Programme International Experts Meeting 3, 4 and 5 October 2001
Tuesday 2 October 001
Arrival in The Hague
Day 1 The Phenomenon Wednesday 3 October 2001
9:45 a.m. Opening of Experts Meeting by the Chairman Mr. Bob R. Visser, Chief Commissioner of the Regional Police Force Kennemmerland, Haarlem, The Netherlands and Chairman of the Conflict and Crisis Management Committee, Dutch Board of Chief Commissioners Presentation: ‘The Globalization of Organizations’
10:00 a.m. Presentation: “The Globalization of Organizations”, Mr. Andre Scheider, World Economic Forum, Geneva, Switzerland
10.45 a.m. Presentation: ‘The Phenomenon of the Global Civil Society Mr. David C. Korten. President of The People Centered Development Forum (PCDForum), Seattle, USA The Phonomenon of the Global Civil Society’
11 30 a.m. Break
11.50 a.m. Mr. Sybrand J. van Hulst, Director-General National Security Service, The Hague, The Netherlands
12.40 p.m. Lunch
2.00 p.m. Local Government Responsibility’ Mr- Wim J. Deetman, Mayor of The Hague, The Netherlands
2.45 p.m. Workshops chaired by I-Dutch Chief Commissioners
4.30 p.m. Aperitifs
6-30 p.m. Buffet diner. Venue: Nieuwe Kerk, The Hague
Provisional: Dinner speech by the Minister of the Interior Mr. Klaas G. de Vries
Day 2 Best Practice Thursday 4 October 2001
9:00 a.m. Opening of the second day by the Chairman.
9:10 a.m. Presentation on the lessons learned in Seattle (December 1999). Mr Clark S. Kimerer Assistant Chief Seattle Police Department, Seattle, USA
10:00 a.m. Presentation on the lessons learned in Melbourne (September 2000) Mr- Neill O’Loughlin, Deputy Chief Commissioner Victoria Police Force, Melbourne, Australia
10:50 a.m. Break
11:10 a.m.Presentation on the lessons learned in Prague (September 2000) Mr. Radislav Charvat, Chief Commissioner Prague Police, Prague, Czech Republic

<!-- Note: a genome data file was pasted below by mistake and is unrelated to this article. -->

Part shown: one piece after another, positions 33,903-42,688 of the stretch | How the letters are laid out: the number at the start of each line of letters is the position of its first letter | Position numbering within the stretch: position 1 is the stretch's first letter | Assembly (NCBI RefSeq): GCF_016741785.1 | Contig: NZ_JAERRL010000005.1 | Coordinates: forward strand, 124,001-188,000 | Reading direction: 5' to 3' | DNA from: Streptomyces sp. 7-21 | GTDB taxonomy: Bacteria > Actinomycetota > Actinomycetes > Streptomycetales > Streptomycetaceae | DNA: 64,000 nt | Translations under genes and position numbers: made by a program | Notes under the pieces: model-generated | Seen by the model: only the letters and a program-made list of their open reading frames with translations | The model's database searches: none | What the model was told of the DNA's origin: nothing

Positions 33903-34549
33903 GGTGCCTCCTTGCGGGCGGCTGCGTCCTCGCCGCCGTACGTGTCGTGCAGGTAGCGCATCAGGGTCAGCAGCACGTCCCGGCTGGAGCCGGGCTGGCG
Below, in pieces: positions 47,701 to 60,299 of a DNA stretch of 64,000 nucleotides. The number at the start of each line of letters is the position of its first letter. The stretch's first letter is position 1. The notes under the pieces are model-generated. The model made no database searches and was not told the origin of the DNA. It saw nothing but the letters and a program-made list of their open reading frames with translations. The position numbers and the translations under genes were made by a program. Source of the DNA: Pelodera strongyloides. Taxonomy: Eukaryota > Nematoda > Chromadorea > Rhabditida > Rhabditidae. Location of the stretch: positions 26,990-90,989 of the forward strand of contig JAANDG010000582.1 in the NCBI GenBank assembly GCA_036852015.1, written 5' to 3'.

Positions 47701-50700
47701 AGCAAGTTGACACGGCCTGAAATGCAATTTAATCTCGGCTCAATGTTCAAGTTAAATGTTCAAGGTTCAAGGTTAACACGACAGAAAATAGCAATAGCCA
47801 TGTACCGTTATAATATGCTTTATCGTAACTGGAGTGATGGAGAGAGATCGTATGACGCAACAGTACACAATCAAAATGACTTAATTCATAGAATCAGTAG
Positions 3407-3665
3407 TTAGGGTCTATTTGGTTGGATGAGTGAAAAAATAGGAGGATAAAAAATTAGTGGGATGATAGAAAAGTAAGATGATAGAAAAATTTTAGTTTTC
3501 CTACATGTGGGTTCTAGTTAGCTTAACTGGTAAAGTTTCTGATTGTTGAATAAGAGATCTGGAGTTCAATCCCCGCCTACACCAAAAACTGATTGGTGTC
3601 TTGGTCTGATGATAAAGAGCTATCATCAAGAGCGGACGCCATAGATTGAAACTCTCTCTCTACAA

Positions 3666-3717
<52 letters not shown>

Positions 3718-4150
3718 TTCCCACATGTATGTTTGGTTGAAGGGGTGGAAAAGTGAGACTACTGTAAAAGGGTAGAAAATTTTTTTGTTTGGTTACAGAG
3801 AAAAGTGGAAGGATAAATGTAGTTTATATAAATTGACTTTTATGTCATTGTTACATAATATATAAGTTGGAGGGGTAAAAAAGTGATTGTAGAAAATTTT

12:00 noon Lunch
1.30 p.m. Presentation on the lessons learned in The Hague (November 2000) Mr. Jan Wiarda, Chief Commissioner of the Regional Police Force Haaglanden, The Hague, The Netherlands
2:20 p.m. Break
2.50 P.M. Workshops chaired by Dutch Chief Commissioners
5:30 p.m. Boat trip around the Port of Rotterdam, including dinner
Day 3 Conclusions 5 October 2001
9:00 a.m. Opening of the final day by the Chairman
9.16 a.m. Feedback from the workshops in a plenary session chaired by Mr Erwin R. Muller, director Dutch Police Academy, Apeldoorn, The Netherlands, and director of the Crisis Research Centre, University of Leiden, The Netherlands
10.00 a.m. Each subject presented by the chairman/secretary of the workshop groups presentation: ‘A vision for the future’. How can we benefit from and operationalize all the advances? Chaired by Mr. Erwin R. Muller
11.00 a. m. Break
11:30 a.m. Creating a programme for an international network and creating a vision for the future. Date for the next conference- Chaired by Mr. Erwin R. Muller
12:30 p.m. Conference conclusions and closing remarks by the Chairman
1 :00 p.m. Lunch
End of Conference